Monday, December 22, 2008

The Genius of Mirza Ghalib

Mirza Asadullah Beg Khan, known to posterity as Mirza Ghalib, (Ghalib being a nom de plume) is the greatest of all South Asian Urdu and Persian classical poets. A prolific writer, best known for his ghazals, he is also remembered for his elegant and witty letters, letters which are highly informative of the political and cultural developments during his time in Delhi. These included the so-called Indian Mutiny of 1857 which was to greatly transform Indian life.

Ghalib was born on 27 December 1797 in Agra, and died in Delhi on February 15 1869. During his time Delhi and, to some extent, Lucknow were centres of Islamic culture in northern India; poetry thrived on the patronage of emperors and noblemen. His contemporaries in Delhi included Zauq, the tutor of the emperor Bahadur Shah Zafar II, Momin, notable for his lyrical ghazals, and Mir Mehdi Majrooh. In some ways the tradition of Urdu poetry, and the ghazal in particular, started before him by poets such as Meer Taqi Meer gained much from Ghalib. His genius transformed this genre from one purely depicting themes of romantic love into one that, through greater versatility, provided space for philosophical, religious, mystical as well as other themes, often all in the same place.

Due to developments in the entire political and cultural landscape of India during the final decade or two of Ghalib’s life, developments which, in addition to the physical destruction of Delhi by the British, also, in some ways, put an end to the feudal aristocratic system, the art of Urdu poetry also suffered rapid decline both in quality and quantity with the loss of patronage, particularly after the work of Hali, one of Ghalib’s disciples.

In our own generation Urdu poetry once again came into prominence with Sir Muhammad Iqbal and Faiz Ahmad Faiz, the most notable of recent poets, although numerous others are regularly featured in poetry gatherings (mushaira). Many ghazal poets, including non-Muslims, have also gained tremendous popularity through the use of their work in songs that inevitably pepper Urdu/Hindi films in both India and Pakistan. Once again, Mirza Ghalib’s contribution to this new medium is strong. His ghazals have been brought to life by some of the sub-continent’s leading singers, past and present—K.L. Saigal, Begum Akhtar, Farida Khanum, Noor Jehan, Lata Mangeshkar, Talat Mahmood, and today, Abida Parveen and Daljit and Chitra Singh.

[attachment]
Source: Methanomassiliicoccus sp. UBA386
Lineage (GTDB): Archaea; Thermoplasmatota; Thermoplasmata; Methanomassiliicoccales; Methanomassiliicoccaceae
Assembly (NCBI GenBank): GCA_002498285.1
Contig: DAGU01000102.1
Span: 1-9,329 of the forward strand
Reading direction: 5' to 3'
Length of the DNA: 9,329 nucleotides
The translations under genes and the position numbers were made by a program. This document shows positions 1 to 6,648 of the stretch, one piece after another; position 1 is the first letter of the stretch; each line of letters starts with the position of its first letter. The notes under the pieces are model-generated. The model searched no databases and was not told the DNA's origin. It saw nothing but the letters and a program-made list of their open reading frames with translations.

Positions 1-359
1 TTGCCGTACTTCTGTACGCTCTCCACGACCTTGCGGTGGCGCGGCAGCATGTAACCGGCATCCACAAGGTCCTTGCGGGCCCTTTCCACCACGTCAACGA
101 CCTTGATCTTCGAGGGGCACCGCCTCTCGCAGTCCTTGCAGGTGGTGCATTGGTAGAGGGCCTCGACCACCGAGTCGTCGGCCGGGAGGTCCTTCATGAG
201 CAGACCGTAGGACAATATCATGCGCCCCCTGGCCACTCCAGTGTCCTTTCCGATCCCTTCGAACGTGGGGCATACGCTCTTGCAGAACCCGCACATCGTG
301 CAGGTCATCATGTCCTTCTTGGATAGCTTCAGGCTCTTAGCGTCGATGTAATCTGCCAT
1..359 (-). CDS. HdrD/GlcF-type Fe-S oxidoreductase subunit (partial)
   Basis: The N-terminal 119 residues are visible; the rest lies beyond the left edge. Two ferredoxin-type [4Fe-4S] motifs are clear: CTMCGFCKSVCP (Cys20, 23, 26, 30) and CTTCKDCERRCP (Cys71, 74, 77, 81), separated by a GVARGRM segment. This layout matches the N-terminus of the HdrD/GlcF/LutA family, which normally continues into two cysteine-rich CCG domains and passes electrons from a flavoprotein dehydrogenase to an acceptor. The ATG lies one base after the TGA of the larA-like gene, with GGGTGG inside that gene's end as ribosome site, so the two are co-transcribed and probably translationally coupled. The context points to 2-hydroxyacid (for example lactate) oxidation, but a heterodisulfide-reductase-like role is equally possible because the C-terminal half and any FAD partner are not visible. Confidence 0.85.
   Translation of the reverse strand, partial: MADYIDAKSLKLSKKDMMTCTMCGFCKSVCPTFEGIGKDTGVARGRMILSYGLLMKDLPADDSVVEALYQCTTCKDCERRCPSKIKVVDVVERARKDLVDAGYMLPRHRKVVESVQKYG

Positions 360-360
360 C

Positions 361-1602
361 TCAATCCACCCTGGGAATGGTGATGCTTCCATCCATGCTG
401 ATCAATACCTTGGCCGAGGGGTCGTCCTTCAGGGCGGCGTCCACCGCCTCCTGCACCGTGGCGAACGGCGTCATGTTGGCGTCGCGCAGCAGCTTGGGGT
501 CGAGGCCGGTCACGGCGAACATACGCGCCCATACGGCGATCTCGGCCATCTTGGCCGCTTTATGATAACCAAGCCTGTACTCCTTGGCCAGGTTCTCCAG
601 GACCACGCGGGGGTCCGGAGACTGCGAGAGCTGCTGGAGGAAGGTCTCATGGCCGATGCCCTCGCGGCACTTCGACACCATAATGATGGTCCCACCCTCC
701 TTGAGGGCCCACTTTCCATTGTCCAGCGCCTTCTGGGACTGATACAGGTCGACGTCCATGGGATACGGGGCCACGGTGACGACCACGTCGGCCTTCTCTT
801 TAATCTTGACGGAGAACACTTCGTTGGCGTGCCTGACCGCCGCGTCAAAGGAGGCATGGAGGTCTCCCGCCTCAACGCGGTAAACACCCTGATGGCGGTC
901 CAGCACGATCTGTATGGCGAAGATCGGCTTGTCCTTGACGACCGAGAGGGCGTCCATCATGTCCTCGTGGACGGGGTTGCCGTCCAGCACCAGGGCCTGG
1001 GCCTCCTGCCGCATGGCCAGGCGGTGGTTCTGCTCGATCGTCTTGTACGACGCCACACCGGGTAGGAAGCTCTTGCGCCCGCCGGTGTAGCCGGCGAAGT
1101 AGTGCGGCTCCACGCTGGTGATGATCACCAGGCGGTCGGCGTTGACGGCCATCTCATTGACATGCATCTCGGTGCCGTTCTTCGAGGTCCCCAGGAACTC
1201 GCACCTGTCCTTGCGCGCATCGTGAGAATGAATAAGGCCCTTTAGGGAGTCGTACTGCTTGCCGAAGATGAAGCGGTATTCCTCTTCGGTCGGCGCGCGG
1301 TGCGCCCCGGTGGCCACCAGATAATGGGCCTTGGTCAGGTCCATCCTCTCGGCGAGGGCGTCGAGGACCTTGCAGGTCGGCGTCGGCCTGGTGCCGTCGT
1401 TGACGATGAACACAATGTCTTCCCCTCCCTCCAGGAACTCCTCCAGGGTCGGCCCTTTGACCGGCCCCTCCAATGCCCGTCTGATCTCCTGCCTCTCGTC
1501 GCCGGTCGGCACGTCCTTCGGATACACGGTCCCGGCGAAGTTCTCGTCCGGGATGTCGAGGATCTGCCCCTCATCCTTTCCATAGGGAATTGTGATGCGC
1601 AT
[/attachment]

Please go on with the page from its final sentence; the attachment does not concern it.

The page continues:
Because of the stunning originality and beauty of these poems Ghalib continues to be remembered as the pre-eminent South Asian poet. He is, undoubtedly, the most popular and influential poet of the Urdu language, a language which, in many ways, he shaped through the incorporation into it of Arabic and Persian idiom to the extent of making it sophisticated--a literary medium of excellence. Today Urdu is regarded as one of the world’s most beautiful languages.

Ghalib’s life has also been the subject of several films and television plays. The Indian film Mirza Ghalib (1954) starred Bharat Bhushan as Ghalib with Suraiya as his courtesan lover, Chaudvin. In Pakistan another film, also entitled Mirza Ghalib (1961), had Sudhir in the lead role with Noor Jehan playing Chaudvin. Both these films had a considerable impact. A historically accurate documentary on Ghalib produced in Pakistan in 1969, regarded as a masterpiece, was never released for public viewing. An Urdu television serial Mirza Ghalib (1988), produced in India with Naseerudin Shah playing Ghalib continues to be popular to date. Once again, the lyrics, sung by Jagjit Singh and Chitra have drawn a worldwide following. In virtually every instance, while other aesthetic elements such as acting may have been significant, the principal attraction has been the songs composed on Ghalib’s immortal words.